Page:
Sound Transit outlines light-rail for Federal Way


The Mirror

Sound Transit has released detailed analyses of 81 potential bus and rail projects around the region, including a light-rail plan that will have a direct impact on Federal Way.

An extension of the Central Link light-rail system from Kent-Des Moines station to the Tacoma Dome station will see the construction of five new rail stations, including two in Federal Way. Sound Transit created cost projections under the assumption light rail will run along Pacific Highway South.

Alignment is expected to be aerial, according to Sound Transit’s preliminary plans. It would run along the west side of Pacific, crossing South 316th Street to serve the Federal Way Transit Center — expected to be operational Feb. 11 — and returning to the west side of Pacific south of South 324th Street. Central Link would stop again at the South Federal Way park-and-ride lot.

The Central Link connections will require road-widening and traffic signal modifications at 32 Pacific Highway South intersections, officials said.

The segment of light rail from Redondo Heights to the Federal Way Transit Center is expected to cost between $520.3 million and $598.3 million, according to Sound Transit estimates. From the transit Center to the southwest Federal Way park-and-ride lot is expected to cost between $402.7 million and $463.1 million, and the stretch from southwest Federal Way to Fife is expected between $705 million and $810.8 million.

Construction of the Central Link system began in late-2003 and is about one-third complete. As of Nov. 30, the project was about $200 million under budget and was scheduled to begin carrying passengers in mid-2009.

A connection with Seattle-Tacoma International Airport is scheduled to be completed by December 2009 and eventually carry more than 45,000 riders daily between downtown Seattle and the airport.

A preview of what an elevated light-rail line in Federal Way could look like is in Tukwila. There, the first section of an elevated trackway has been built for Central Link.

Concrete columns up to 65 feet in height have sprouted along State Route 518 between Interstate 5 and the airport exit. Workers have used a steel truss that moves along the tops of the columns to erect the spans that will carry light-rail trains. In late-November, the truss hoisted the final pieces of the first span into position.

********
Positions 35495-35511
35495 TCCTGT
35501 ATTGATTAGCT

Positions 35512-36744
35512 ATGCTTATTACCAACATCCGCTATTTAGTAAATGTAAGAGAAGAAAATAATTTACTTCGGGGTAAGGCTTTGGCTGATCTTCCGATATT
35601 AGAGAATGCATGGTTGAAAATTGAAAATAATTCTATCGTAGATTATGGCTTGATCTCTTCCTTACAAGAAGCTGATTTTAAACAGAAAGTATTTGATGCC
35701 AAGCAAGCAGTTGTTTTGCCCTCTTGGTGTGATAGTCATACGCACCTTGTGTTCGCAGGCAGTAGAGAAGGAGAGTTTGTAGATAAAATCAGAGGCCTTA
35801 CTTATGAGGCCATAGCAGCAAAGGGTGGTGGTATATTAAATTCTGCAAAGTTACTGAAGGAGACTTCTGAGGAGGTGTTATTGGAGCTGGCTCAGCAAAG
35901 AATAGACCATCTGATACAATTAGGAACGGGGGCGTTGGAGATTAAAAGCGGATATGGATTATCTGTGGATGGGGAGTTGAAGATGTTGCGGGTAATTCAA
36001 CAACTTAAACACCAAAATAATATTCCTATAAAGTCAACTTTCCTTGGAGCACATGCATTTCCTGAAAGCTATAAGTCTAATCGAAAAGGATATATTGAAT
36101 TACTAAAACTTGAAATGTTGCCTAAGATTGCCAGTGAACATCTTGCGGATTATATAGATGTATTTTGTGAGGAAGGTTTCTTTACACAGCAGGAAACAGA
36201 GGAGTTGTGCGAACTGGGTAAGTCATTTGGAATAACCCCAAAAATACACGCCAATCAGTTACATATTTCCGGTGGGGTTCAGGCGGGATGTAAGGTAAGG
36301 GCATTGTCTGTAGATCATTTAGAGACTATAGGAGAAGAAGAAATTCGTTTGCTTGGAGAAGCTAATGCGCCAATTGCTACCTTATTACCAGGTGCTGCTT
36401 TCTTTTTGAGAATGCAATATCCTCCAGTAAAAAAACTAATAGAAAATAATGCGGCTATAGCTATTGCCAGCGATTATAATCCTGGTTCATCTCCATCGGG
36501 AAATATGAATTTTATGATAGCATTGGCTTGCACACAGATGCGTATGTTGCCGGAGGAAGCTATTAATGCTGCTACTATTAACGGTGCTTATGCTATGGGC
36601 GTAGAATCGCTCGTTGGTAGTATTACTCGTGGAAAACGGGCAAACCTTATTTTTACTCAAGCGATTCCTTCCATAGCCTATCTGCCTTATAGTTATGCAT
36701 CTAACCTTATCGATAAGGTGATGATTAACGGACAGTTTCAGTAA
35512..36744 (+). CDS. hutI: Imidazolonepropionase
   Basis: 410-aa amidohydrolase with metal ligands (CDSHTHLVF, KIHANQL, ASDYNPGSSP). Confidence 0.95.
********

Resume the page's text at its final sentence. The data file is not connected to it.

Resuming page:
The “milestone,” as Sound Transit officials called it, launches a process that will continue between now and 2007 along Tukwila’s approximately five miles of elevated trackway. The truss will “walk” from south to north along the alignment, hoisting into place the pre-cast concrete segments that will form the elevated tracks. A typical span between two columns is formed by 12 pre-cast concrete segments. The truss lifts the segments into place one by one and supports them while they are connected.

Sound Transit was created by the Legislature to build a mass-transit system for King, Pierce, and Snohomish counties.  In November 1996, voters in the urban areas of those counties approved local taxes for the system.

Staff writer Erica Hall: 925-5565, ehall@fedwaymirror.

We encourage an open exchange of ideas on this story's topic, but we ask you to follow our guidelines for respecting community standards. Personal attacks, inappropriate language, and off-topic comments may be removed, and comment privileges revoked, per our Terms of Use. Please see our FAQ if you have questions or concerns about using Facebook to comment.
blog comments powered by Disqus

Read the Oct 21
Green Edition

Browse the print edition page by page, including stories and ads.

Browse the archives.

Friends to Follow

View All Updates